The issue returned to the political sphere for several reasons. The first was the election of the first Green MP in the House of Representatives in 2010 who took it out of the hands of the major parties with a Private Members Bill in 2012.
But more importantly, it became an issue as the whole “values” strategy of aping Howard fell apart. Gillard, followed by the Yin to her Yang, Abbott, proved no more popular with Real Australia than Unreal Australia. Same sex marriage then became an internal political weapon used by both sides to undermine their leaders.
For Labor, same sex marriage became the badge of recognition by the party “modernisers” grouped around Rudd. This started to come to a head in the 2011 party conference by when Labor’s position was becoming more conservative than Coalition supporters, let alone its own. But attempts within the party to bring its marriage policy into line was meeting resistance from the leadership. By then it was less due to a Lathamesque attempt to relate to Real Australia, rather internal considerations applied. The push for same sex marriage was seen as undermining a Gillard leadership that was now under pressure from lousy polling and a resurging Rudd.
The result was a compromise to hide behind “consciences”. An issue that Labor had lined up on as policy in 2004 was now considered a deeply personal/religious issue that was beyond mere politics. There is of course no doubting the sincerity of Labor MPs consciences. But they proved remarkably in line with political interests.
Gillard’s opposition to same sex marriage came from a deeply personal held view that stemmed from her being read Bible stories as a child. But her opposition was also a way of not only broadcasting her social conservatism to Real Australia but also her union backers on which she came increasingly to rely. Similarly, the deeply personal journey that Rudd went on over the issue also happily coincided with him shifting to a position that placed his rival Gillard under internal pressure. Even more remarkable were the deeply personal simultaneous journeys travelled by other Labor MPs between 2011 and 2013 (especially those in Western Sydney seats), that mirrored the shift in balance of forces of the NSW Right away from Gillard to Rudd.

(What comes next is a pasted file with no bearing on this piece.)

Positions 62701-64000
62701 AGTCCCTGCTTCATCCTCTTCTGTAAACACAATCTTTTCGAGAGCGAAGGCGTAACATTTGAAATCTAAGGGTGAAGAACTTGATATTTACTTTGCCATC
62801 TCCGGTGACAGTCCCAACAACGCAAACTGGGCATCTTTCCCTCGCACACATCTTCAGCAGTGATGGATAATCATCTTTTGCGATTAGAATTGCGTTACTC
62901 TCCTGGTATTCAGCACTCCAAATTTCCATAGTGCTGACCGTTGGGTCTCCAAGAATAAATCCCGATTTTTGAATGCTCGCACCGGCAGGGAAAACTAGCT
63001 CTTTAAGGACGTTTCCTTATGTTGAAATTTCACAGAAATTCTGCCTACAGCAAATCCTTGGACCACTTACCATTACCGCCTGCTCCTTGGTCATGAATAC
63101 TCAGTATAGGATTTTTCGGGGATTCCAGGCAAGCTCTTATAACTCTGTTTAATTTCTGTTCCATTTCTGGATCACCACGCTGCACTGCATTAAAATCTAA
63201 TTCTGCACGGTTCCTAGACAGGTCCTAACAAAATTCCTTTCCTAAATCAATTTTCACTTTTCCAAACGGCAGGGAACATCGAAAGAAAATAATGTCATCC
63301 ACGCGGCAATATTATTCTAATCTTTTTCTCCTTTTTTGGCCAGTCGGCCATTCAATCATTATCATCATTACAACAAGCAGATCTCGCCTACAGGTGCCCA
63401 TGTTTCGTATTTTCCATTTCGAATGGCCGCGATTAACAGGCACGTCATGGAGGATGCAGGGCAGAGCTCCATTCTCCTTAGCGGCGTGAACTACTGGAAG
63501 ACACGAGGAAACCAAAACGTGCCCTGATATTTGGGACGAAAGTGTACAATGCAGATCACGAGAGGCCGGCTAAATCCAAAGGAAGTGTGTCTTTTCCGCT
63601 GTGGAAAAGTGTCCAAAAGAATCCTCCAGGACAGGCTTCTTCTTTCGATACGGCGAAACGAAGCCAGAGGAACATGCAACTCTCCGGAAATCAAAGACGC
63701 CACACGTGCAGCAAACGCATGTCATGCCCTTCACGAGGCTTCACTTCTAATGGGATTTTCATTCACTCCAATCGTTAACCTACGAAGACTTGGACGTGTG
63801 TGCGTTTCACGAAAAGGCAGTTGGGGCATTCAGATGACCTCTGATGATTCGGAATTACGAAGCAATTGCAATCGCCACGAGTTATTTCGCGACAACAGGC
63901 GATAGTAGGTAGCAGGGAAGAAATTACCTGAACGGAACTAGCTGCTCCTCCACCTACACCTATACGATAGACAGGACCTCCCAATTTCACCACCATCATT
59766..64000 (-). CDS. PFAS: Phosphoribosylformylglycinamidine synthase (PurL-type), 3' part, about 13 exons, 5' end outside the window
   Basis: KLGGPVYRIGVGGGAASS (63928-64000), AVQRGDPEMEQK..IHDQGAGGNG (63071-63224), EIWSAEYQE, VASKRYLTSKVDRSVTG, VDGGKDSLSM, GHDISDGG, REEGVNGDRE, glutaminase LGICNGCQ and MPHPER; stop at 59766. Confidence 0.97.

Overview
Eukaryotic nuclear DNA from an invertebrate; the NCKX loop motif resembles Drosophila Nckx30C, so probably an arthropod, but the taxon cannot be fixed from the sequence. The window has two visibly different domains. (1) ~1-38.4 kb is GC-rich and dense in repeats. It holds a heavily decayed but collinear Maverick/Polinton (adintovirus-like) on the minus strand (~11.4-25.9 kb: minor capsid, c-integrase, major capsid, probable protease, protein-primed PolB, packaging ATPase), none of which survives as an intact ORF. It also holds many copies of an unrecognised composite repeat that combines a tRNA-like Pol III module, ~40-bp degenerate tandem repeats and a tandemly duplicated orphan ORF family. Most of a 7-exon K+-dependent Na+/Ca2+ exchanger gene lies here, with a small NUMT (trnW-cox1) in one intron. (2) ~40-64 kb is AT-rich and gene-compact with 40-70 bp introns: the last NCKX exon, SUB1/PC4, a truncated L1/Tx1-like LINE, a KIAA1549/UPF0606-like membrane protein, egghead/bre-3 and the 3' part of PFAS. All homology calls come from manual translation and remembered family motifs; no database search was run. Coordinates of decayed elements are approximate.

The incomplete nature of Rudd’s return and the modernisation meant that Shorten could block an attempt at the ALP’s 2014 Conference to make support for same sex marriage binding, so leaving it a conscience vote until after the next election.
As for the Coalition, there’s been deliberate re-writing of last year’s decision to call a plebiscite on the issue. It was not, as some opposing the plebiscite now claim, to defer the lifting of the ban on same sex marriage – that had already been done with the Coalition’s decisive party room vote to maintain the current policy just before the plebiscite was announced. Rather, the plebiscite was meant to defuse the issue becoming a rallying point for those opposing Abbott’s leadership.
It would have been thought that with the failure of the “values” strategy, Labor could now stop with their parody of what working class people think and act like the nice middle class professionals they generally are.
But something odd has happened. Instead of just doing their job and reflecting the support of Labor voters on same sex marriage, Labor began to repose the debate. From being simply about where society’s at on marriage, as they were (falsely) doing under Gillard, Labor was now making it about “love” and “equality” .
Leaving aside that the institution of marriage has never sat comfortably with formal equality, Labor’s reposing it as about equality obviously contradicts with its “conscience” position – when was equality an issue of conscience? Labor’s internally motivated compromises have not kept up with its shifting public tactics.